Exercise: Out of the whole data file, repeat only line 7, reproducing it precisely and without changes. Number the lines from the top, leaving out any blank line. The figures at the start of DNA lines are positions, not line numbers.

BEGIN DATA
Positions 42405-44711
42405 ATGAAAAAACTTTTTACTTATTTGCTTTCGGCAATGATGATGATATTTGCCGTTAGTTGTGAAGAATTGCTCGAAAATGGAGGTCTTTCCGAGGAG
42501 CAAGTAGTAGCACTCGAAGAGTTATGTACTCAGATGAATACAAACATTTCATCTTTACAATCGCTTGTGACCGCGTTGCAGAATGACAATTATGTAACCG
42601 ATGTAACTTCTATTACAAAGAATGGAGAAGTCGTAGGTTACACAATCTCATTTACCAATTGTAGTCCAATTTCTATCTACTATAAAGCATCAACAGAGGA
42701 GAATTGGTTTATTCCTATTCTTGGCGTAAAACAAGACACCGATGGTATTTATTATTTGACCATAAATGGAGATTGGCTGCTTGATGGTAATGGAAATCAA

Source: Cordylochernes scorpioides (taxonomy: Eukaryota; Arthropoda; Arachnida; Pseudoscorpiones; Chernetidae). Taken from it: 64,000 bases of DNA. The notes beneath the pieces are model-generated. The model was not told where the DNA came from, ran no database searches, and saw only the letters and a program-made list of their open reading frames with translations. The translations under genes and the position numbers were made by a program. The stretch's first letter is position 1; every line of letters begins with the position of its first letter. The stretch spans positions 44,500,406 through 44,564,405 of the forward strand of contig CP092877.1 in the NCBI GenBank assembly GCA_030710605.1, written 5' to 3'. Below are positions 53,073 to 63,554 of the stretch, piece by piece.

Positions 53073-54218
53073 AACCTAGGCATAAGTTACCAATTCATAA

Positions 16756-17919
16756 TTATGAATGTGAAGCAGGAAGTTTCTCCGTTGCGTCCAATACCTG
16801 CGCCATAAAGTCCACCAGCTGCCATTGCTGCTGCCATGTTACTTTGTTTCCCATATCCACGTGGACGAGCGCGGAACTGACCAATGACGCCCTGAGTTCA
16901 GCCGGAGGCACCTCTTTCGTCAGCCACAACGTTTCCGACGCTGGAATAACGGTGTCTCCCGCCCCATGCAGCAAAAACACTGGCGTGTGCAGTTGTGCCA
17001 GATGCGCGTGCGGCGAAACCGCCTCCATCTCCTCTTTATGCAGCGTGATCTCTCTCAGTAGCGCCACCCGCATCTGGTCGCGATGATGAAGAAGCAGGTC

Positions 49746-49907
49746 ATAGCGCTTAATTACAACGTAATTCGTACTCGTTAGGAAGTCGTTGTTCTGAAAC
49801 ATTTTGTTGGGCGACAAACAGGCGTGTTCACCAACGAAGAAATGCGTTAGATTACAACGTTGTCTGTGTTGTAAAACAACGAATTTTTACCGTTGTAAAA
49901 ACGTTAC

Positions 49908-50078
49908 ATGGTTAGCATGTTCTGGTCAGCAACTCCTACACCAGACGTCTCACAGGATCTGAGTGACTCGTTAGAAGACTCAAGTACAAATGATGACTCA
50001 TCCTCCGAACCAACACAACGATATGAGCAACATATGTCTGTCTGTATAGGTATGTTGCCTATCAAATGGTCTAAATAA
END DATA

Positions 53073-54218